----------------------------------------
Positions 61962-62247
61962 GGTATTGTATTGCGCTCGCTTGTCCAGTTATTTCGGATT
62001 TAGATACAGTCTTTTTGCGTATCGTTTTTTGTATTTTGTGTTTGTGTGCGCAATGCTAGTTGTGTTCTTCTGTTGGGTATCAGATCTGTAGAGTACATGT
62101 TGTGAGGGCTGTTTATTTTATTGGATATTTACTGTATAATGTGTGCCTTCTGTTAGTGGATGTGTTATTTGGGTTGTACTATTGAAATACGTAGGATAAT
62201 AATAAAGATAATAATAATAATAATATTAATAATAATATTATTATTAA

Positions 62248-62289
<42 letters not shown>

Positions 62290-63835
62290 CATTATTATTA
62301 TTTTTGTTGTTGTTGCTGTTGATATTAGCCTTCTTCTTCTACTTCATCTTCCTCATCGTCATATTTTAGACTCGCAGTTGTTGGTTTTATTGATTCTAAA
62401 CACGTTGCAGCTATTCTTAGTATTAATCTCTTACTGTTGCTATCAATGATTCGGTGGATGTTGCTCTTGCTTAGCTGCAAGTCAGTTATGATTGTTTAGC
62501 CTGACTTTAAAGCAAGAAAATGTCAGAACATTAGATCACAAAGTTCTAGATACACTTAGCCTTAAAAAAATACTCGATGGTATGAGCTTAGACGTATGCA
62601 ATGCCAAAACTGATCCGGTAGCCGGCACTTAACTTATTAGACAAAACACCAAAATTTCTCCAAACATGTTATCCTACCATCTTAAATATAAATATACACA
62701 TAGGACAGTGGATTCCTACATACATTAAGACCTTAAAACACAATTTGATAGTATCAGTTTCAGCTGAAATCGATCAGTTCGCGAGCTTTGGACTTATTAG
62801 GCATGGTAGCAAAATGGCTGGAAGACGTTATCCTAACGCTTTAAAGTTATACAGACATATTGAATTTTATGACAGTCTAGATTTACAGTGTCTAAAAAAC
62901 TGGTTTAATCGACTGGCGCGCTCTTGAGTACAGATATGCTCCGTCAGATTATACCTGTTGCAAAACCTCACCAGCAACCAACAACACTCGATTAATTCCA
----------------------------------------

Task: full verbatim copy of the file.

Positions 61962-62247
61962 GGTATTGTATTGCGCTCGCTTGTCCAGTTATTTCGGATT
62001 TAGATACAGTCTTTTTGCGTATCGTTTTTTGTATTTTGTGTTTGTGTGCGCAATGCTAGTTGTGTTCTTCTGTTGGGTATCAGATCTGTAGAGTACATGT
62101 TGTGAGGGCTGTTTATTTTATTGGATATTTACTGTATAATGTGTGCCTTCTGTTAGTGGATGTGTTATTTGGGTTGTACTATTGAAATACGTAGGATAAT
62201 AATAAAGATAATAATAATAATAATATTAATAATAATATTATTATTAA

Positions 62248-62289
<42 letters not shown>

Positions 62290-63835
62290 CATTATTATTA
62301 TTTTTGTTGTTGTTGCTGTTGATATTAGCCTTCTTCTTCTACTTCATCTTCCTCATCGTCATATTTTAGACTCGCAGTTGTTGGTTTTATTGATTCTAAA
62401 CACGTTGCAGCTATTCTTAGTATTAATCTCTTACTGTTGCTATCAATGATTCGGTGGATGTTGCTCTTGCTTAGCTGCAAGTCAGTTATGATTGTTTAGC
62501 CTGACTTTAAAGCAAGAAAATGTCAGAACATTAGATCACAAAGTTCTAGATACACTTAGCCTTAAAAAAATACTCGATGGTATGAGCTTAGACGTATGCA
62601 ATGCCAAAACTGATCCGGTAGCCGGCACTTAACTTATTAGACAAAACACCAAAATTTCTCCAAACATGTTATCCTACCATCTTAAATATAAATATACACA
62701 TAGGACAGTGGATTCCTACATACATTAAGACCTTAAAACACAATTTGATAGTATCAGTTTCAGCTGAAATCGATCAGTTCGCGAGCTTTGGACTTATTAG
62801 GCATGGTAGCAAAATGGCTGGAAGACGTTATCCTAACGCTTTAAAGTTATACAGACATATTGAATTTTATGACAGTCTAGATTTACAGTGTCTAAAAAAC
62901 TGGTTTAATCGACTGGCGCGCTCTTGAGTACAGATATGCTCCGTCAGATTATACCTGTTGCAAAACCTCACCAGCAACCAACAACACTCGATTAATTCCA